Catalysing the CDM in Africa
The lengthy project-cycle associated with the CDM inevitably incurs CDM-related transaction costs and significant capacity requirements for entities associated with a project.
Project developers need the skills to effectively prepare and implement a project. DNAs – and other relevant public institutions – need to have the capacity to review and approve projects. Service providers, such as technical consultants and banks, are often called upon to assist with project preparation, implementation and financing.
The aim of UNDP’s CDM capacity building efforts is to assist this diverse group of stakeholders in addressing the obstacles, bottlenecks and capacity constraints encountered in the CDM context. The ultimate goal is to assist participating countries to create an operational CDM framework – an environment in which public institutions are able to effectively interact with the private sector to jointly develop carbon projects.
The UNDP-UNEP CDM capacity building project for sub-Saharan Africa consists of 2 strands:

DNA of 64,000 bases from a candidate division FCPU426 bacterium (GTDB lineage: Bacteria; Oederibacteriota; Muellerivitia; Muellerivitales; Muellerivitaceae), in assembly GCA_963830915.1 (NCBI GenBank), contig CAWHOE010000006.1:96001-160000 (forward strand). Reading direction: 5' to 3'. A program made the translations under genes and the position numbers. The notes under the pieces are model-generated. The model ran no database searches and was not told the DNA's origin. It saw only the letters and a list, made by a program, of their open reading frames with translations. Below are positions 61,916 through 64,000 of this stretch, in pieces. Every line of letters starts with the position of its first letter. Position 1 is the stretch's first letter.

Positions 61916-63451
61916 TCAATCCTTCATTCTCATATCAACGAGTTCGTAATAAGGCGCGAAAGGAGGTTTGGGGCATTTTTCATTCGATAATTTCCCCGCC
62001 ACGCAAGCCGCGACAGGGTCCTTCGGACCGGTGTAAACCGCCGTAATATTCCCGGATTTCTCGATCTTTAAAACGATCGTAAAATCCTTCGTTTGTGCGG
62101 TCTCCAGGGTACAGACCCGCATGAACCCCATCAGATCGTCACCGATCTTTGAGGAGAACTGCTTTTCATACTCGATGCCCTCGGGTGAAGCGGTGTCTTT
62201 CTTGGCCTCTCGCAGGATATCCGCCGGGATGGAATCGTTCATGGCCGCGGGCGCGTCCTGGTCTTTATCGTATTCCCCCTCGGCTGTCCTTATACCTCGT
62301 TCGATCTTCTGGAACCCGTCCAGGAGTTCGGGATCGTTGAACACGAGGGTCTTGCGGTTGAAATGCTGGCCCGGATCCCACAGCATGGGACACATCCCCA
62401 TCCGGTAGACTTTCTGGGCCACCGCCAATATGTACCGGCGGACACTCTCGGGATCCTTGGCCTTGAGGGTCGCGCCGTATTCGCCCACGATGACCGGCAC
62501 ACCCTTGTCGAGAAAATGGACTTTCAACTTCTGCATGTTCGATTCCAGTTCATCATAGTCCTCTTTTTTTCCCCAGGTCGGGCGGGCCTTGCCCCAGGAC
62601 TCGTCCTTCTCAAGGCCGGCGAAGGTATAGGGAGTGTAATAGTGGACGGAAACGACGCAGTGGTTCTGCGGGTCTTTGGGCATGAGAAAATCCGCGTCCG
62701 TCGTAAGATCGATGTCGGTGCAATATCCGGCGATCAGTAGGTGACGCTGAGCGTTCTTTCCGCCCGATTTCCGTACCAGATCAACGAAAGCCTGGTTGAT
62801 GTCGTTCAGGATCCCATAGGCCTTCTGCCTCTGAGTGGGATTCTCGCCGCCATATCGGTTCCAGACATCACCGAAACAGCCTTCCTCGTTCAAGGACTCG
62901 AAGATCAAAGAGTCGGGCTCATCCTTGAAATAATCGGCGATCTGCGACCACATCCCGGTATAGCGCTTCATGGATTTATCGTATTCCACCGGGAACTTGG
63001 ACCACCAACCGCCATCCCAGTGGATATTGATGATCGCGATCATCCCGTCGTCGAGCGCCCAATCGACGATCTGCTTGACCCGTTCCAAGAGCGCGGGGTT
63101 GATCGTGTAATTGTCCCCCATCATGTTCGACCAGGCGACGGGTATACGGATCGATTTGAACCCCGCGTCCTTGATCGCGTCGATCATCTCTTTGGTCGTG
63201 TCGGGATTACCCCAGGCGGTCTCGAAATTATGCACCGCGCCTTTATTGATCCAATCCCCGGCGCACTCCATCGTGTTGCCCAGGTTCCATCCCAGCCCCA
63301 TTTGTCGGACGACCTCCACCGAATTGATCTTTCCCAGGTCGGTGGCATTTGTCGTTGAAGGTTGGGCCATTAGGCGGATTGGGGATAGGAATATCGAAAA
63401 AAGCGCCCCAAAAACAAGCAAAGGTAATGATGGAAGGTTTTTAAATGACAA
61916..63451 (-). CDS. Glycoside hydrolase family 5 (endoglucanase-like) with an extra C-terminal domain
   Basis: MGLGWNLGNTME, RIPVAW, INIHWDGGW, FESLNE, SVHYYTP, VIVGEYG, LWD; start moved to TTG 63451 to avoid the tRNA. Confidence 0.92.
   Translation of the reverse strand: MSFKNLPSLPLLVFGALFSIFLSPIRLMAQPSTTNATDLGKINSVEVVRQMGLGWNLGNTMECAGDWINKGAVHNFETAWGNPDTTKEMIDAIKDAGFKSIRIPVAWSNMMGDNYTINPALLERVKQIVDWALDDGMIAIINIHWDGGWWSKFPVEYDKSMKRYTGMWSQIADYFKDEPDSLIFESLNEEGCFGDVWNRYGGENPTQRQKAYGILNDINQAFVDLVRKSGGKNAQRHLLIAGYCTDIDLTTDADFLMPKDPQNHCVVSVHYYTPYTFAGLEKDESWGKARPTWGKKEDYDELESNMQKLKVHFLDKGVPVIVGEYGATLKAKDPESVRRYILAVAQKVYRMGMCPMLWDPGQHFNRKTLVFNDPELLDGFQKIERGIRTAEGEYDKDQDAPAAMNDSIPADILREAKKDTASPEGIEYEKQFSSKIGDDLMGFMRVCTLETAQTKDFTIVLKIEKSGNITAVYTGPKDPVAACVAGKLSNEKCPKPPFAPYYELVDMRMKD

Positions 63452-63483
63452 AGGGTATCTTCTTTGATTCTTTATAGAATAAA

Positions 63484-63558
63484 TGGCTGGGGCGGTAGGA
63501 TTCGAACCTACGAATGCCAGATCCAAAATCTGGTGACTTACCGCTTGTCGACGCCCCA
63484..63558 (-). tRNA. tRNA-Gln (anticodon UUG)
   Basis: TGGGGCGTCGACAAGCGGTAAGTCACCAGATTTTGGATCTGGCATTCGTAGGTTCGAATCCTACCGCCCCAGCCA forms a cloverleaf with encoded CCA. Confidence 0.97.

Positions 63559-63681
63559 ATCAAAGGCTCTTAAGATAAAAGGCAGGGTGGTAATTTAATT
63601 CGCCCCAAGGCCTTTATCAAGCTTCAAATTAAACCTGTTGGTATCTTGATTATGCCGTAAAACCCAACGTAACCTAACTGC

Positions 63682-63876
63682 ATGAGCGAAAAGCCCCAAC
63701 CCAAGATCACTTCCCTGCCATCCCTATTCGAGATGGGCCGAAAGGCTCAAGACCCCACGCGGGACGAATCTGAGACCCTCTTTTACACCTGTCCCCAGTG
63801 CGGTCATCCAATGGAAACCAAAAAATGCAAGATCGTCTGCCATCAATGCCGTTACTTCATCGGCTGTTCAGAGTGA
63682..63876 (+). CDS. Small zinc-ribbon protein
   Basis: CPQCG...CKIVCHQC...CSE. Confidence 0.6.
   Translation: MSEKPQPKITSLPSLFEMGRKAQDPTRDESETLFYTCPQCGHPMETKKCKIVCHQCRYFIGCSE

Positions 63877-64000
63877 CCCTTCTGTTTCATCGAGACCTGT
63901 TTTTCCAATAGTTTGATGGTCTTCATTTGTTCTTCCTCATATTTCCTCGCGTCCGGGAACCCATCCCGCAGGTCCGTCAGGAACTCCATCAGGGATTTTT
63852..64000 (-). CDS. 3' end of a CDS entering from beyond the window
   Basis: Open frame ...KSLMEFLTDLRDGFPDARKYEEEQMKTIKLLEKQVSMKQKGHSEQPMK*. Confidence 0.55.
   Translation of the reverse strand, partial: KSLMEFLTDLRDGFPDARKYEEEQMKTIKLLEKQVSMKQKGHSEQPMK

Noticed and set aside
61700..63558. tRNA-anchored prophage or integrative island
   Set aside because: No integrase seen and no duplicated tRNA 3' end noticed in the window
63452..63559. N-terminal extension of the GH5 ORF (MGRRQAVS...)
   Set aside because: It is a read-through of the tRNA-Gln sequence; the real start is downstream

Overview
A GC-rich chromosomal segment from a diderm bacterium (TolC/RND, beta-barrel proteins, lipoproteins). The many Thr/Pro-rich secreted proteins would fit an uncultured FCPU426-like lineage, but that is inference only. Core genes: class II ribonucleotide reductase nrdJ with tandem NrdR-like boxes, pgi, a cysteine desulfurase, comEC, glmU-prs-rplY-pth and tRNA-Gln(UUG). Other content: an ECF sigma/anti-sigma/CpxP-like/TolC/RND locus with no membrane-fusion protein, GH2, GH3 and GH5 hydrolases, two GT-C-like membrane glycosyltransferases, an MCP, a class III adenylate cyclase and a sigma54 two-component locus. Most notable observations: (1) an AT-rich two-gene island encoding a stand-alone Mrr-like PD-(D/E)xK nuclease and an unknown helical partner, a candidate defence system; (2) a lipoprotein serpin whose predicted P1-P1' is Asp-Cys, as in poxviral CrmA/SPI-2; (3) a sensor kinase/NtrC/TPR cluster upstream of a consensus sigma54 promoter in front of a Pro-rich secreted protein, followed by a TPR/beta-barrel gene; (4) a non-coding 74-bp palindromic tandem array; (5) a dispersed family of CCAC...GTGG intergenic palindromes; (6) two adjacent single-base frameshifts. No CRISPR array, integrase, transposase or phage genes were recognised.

1. Capacity building measures for CDM stakeholders – awareness raising, workshops, personalised tutorials and resource development.
UNDP and UNEP are working to address significant capacity gaps in sub-Saharan Africa, which continue to limit the participation of the region in the fast-expanding carbon market. Examples include:
- Raising awareness among policy-makers about the carbon market and potential integration of the CDM in overall sustainable development policies.
- Mapping of economic sectors to assess mitigation potential.
- Increasing institutional capacity and technical resources (e.g. local consultants and experts) to be able to develop good-quality CDM projects in a cost-effective manner
- Raising awareness of the CDM in the local financial sector and limited access to financial resources by project developers
- Fostering understanding of the rules & modalities of the CDM, and the methodologies that have been approved for project use
- Increasing capacity in relatively new areas (such as programmatic CDM) and in areas that may become eligible for carbon trading after 2012 (such as avoided deforestation).
Activities include training for the project developer and financial sector communities in each country; assistance for DNAs (for example, design of sustainable development screening criteria and establishment of official websites); and the creation of public goods, such as ‘how to’ guides for project developers, national scoping studies and investment guides for overseas carbon buyers.
For further information about specific capacity development activities, please visit the relevant country page:
2. Establishment of actual CDM carbon projects – supporting project developers to undertake viable, credible CDM projects with strong sustainable development benefits.